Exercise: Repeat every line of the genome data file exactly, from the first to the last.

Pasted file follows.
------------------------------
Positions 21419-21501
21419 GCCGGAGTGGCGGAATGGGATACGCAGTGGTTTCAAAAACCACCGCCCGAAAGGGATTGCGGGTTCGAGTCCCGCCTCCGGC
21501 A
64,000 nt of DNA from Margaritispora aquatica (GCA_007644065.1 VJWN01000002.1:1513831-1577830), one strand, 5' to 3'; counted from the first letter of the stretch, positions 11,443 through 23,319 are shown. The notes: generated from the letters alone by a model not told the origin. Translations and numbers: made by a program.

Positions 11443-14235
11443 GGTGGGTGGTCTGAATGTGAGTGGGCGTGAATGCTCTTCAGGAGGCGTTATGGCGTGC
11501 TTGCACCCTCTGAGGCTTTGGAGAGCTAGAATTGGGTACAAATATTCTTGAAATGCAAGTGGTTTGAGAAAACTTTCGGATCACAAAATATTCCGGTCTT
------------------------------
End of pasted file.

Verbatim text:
Positions 21419-21501
21419 GCCGGAGTGGCGGAATGGGATACGCAGTGGTTTCAAAAACCACCGCCCGAAAGGGATTGCGGGTTCGAGTCCCGCCTCCGGC
21501 A
64,000 nt of DNA from Margaritispora aquatica (GCA_007644065.1 VJWN01000002.1:1513831-1577830), one strand, 5' to 3'; counted from the first letter of the stretch, positions 11,443 through 23,319 are shown. The notes: generated from the letters alone by a model not told the origin. Translations and numbers: made by a program.

Positions 11443-14235
11443 GGTGGGTGGTCTGAATGTGAGTGGGCGTGAATGCTCTTCAGGAGGCGTTATGGCGTGC
11501 TTGCACCCTCTGAGGCTTTGGAGAGCTAGAATTGGGTACAAATATTCTTGAAATGCAAGTGGTTTGAGAAAACTTTCGGATCACAAAATATTCCGGTCTT